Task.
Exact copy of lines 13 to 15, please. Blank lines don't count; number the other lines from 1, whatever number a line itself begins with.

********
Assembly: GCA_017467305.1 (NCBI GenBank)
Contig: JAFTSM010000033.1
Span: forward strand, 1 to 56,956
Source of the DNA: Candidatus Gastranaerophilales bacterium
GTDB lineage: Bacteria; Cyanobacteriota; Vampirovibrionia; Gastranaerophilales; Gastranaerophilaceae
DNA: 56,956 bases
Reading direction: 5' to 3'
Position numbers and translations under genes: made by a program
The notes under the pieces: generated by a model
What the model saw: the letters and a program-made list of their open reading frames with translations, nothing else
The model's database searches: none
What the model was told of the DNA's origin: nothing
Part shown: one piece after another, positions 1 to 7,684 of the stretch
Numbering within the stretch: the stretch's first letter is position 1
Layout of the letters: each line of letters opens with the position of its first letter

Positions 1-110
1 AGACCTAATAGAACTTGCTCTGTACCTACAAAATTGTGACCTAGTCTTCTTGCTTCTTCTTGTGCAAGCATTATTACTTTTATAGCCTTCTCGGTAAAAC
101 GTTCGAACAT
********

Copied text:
Part shown: one piece after another, positions 1 to 7,684 of the stretch
Numbering within the stretch: the stretch's first letter is position 1
Layout of the letters: each line of letters opens with the position of its first letter